ALTONA — The arid, early summer that browned lawns and challenged gardeners also made life difficult for the North Country wild berry crop and the pickers who look forward to this time of year.
But the blueberries, raspberries and blackberries that are the main course of the berry season, with wild strawberries the appetizer, are tenacious. Although some pickers report smaller, fewer berries, others have found surprisingly good blueberry and raspberry picking, giving them hope for plentiful blackberries as the season continues.
On the Altona Flat Rock, where the serious blueberry pickers gather, lifelong Altona resident Gerald Sayah said the season started earlier than usual.
“There’s berries out there, maybe a little smaller than usual, maybe not quite as many as some years,” he said, surveying the pitch pine landscape. Sayah, who remembers picking as many as 10 quarts in one day as a youngster, now picks a few pints for himself and his family.
“You’ll find the berries in the shade, around the ledges,” he said, remarking that the season is winding down on the Flat Rock. Pickers in the Adirondacks, where the season is a bit later, are nearer midseason.
Arthur Bouvia of Plattsburgh picks to sell. Squatting over a blueberry patch on the Flat Rock, his tub mostly full, Bovia said he was surprised by the number of berries, considering the weather.
“I didn’t think it would be so good, but it is. These bushes are pretty tough,” he said.
Unlike coddled, cultivated berries, wild plants have a built-in toughness that gives them extra endurance, helping them to take advantage of the spotty rainfall and the morning dew. And wild berry plants are used to growing in sandy, rocky, inhospitable places such as the Flat Rock, which adds to their hardiness.
But in some berry-picking spots, that strength hasn’t been enough this year. Responding to a query on the Press-Republican Facebook page, a few pickers complained of drought damage.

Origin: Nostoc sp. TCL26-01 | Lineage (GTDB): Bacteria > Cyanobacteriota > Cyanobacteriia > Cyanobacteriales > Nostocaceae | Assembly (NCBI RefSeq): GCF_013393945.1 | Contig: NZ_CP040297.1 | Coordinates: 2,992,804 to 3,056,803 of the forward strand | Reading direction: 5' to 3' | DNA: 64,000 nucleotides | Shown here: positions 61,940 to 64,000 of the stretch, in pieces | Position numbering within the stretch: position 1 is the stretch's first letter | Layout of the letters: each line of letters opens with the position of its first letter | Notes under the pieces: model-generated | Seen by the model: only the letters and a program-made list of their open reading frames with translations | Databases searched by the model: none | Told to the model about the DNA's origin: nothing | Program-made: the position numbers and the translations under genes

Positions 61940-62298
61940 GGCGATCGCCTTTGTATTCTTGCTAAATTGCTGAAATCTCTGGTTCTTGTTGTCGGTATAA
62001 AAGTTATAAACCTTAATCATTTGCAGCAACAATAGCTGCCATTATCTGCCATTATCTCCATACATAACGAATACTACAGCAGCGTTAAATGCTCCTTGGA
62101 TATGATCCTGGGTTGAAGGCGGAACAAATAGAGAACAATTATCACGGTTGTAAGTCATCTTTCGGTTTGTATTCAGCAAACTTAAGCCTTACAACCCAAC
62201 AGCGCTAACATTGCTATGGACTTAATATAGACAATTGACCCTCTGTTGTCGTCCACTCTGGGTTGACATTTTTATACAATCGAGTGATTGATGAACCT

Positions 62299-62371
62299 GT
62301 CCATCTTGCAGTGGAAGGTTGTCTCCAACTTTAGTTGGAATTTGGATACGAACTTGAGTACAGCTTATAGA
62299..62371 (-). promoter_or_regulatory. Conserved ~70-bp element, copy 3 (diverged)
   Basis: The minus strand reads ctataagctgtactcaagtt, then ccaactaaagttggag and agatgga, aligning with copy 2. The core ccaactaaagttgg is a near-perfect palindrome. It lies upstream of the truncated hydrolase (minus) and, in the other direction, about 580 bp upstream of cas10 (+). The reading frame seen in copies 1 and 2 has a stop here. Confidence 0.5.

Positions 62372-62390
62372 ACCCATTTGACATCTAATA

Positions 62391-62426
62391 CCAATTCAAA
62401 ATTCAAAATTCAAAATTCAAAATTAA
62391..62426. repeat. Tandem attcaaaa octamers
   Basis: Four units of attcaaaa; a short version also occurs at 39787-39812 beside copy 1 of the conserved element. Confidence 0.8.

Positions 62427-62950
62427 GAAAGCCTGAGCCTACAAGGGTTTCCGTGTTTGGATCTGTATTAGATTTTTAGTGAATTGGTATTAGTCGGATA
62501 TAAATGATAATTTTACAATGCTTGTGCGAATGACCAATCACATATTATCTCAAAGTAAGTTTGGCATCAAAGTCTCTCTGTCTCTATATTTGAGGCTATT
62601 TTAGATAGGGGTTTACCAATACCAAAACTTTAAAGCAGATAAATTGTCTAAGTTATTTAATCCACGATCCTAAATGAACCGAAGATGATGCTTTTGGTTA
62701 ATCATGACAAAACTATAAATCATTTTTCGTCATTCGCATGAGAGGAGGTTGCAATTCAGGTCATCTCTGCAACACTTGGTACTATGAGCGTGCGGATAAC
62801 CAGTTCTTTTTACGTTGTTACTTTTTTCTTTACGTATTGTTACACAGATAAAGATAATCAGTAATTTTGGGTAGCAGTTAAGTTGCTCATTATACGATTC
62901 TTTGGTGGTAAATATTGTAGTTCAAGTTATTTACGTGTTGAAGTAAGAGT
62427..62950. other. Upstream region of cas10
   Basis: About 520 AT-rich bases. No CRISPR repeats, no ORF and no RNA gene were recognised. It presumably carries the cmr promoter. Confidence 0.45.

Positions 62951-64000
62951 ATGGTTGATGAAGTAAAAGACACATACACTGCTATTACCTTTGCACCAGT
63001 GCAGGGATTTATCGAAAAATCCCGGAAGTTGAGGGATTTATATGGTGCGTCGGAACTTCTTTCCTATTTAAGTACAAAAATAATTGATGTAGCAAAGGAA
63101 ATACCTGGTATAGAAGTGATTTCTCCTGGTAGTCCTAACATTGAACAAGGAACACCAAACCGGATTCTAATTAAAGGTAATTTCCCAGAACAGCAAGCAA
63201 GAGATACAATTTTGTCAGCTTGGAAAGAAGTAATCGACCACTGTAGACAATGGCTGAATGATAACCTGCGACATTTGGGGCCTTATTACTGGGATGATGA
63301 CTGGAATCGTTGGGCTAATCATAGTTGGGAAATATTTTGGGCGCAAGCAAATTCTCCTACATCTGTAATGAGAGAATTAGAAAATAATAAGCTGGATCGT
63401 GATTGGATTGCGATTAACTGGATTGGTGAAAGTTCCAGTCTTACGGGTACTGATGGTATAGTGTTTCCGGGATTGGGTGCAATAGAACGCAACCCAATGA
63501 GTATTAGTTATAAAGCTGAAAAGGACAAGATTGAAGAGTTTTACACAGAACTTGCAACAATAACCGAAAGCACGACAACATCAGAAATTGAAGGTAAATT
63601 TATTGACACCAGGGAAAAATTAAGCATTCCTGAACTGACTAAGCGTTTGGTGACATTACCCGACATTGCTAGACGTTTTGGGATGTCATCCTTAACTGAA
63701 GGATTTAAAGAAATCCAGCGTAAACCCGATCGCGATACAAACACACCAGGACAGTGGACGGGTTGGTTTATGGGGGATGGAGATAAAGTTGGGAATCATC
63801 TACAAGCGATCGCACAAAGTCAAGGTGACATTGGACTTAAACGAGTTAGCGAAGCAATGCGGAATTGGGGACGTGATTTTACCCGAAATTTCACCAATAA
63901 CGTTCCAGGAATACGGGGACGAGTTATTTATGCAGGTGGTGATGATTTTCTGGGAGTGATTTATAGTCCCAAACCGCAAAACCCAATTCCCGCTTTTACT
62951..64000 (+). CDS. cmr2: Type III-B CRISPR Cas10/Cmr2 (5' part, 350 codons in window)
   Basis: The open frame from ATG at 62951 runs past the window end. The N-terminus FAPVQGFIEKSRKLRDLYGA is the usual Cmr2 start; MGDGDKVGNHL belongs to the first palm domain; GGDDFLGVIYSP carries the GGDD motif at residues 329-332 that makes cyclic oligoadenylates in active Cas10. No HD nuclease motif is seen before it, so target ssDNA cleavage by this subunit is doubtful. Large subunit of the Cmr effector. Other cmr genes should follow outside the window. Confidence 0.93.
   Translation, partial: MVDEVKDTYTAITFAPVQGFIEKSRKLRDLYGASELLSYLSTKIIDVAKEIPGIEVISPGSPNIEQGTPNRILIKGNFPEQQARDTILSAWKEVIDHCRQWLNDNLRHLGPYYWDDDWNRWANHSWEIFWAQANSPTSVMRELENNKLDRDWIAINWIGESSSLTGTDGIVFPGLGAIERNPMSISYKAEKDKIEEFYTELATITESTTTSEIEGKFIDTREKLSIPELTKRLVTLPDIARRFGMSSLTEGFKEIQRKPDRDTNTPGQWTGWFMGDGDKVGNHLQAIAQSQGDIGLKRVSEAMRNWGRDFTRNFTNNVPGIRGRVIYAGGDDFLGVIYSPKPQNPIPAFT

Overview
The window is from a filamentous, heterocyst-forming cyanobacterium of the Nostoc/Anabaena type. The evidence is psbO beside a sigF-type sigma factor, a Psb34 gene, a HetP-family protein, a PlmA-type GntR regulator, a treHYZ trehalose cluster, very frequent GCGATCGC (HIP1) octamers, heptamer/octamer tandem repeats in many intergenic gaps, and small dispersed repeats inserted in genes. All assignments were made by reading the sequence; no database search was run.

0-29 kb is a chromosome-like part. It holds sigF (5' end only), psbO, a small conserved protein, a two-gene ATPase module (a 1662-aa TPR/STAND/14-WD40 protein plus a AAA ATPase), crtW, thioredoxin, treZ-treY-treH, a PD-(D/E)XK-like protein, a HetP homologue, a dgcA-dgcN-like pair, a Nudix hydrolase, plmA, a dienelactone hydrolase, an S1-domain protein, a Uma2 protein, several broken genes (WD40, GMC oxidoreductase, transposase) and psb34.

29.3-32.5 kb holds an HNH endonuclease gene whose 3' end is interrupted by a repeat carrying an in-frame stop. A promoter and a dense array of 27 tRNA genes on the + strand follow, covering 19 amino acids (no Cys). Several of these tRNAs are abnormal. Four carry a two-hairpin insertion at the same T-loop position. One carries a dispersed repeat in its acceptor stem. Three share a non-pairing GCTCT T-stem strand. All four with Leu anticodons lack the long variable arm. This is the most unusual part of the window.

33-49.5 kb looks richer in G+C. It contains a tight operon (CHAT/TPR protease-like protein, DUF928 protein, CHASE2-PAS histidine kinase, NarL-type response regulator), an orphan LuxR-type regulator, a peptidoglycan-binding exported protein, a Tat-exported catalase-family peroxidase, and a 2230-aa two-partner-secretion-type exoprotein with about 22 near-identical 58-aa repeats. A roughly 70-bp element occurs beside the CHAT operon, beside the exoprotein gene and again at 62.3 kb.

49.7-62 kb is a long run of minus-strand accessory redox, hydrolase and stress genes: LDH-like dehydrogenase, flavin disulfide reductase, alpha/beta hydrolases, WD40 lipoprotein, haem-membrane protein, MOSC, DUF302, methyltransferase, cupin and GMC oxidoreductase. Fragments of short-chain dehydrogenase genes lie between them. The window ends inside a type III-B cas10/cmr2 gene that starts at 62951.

“The bulk of our wild raspberries, black caps and blackberries burnt on the vines and in most cases the vines turned brown and died. … Grandkids came down to pick berries, and we ended up doing it at Price Chopper’s fruit isle,” wrote Eric Edie, who picks in St. Lawrence County.
Neal Burgoyne of Churubusco has also seen the impact of the heat.
“Been eating some raspberries off the plants until last week when the heat caught up with them and they dried up,” he wrote.
But Saranac berry picker Judy Rice has been luckier with her wild plants: “Raspberries here in Saranac are great and plentiful. I have been pulling two quarts a day from my patch. I could pick more if I wanted to bake a little longer and feed the horse flies,” she wrote.
If wild berry plants are tenacious, so are berry pickers. They fight sunburn and deer flies, suffer scuffed knees and pricked fingers, compete with birds and bears. Some do it for money. Some enjoy the hypnotic, methodical kerplink, kerplank, kerplunk of the berries in the pail.
Most pick for the dream of a pie, a jar of jam, a crisp made with berries that are more intense, flavorful and packed with antioxidants than commercial varieties. Whatever your reason, or your favorite wild berry, the season is now under way.
Blueberries as big as the end of your thumb,
Real sky-blue, and heavy, and ready to drum
In the cavernous pail of the first one to come!
— Robert Frost, from his poem “Blueberries”